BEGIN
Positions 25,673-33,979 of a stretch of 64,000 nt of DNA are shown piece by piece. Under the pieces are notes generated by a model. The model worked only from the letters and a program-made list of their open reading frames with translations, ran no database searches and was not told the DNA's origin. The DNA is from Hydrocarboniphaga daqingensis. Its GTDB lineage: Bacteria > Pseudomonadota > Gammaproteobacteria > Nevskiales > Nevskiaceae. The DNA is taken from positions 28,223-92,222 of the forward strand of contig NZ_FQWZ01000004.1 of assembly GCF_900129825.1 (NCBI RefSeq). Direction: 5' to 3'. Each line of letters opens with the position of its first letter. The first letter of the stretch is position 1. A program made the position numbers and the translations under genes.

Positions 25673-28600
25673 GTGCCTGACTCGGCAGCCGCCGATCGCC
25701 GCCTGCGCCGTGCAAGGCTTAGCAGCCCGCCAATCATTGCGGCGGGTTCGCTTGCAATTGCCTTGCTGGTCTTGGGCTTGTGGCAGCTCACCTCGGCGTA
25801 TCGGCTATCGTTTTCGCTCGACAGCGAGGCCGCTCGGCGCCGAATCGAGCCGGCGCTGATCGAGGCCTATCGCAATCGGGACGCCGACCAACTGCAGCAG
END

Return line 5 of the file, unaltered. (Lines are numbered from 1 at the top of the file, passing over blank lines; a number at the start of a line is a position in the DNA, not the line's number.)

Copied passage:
25801 TCGGCTATCGTTTTCGCTCGACAGCGAGGCCGCTCGGCGCCGAATCGAGCCGGCGCTGATCGAGGCCTATCGCAATCGGGACGCCGACCAACTGCAGCAG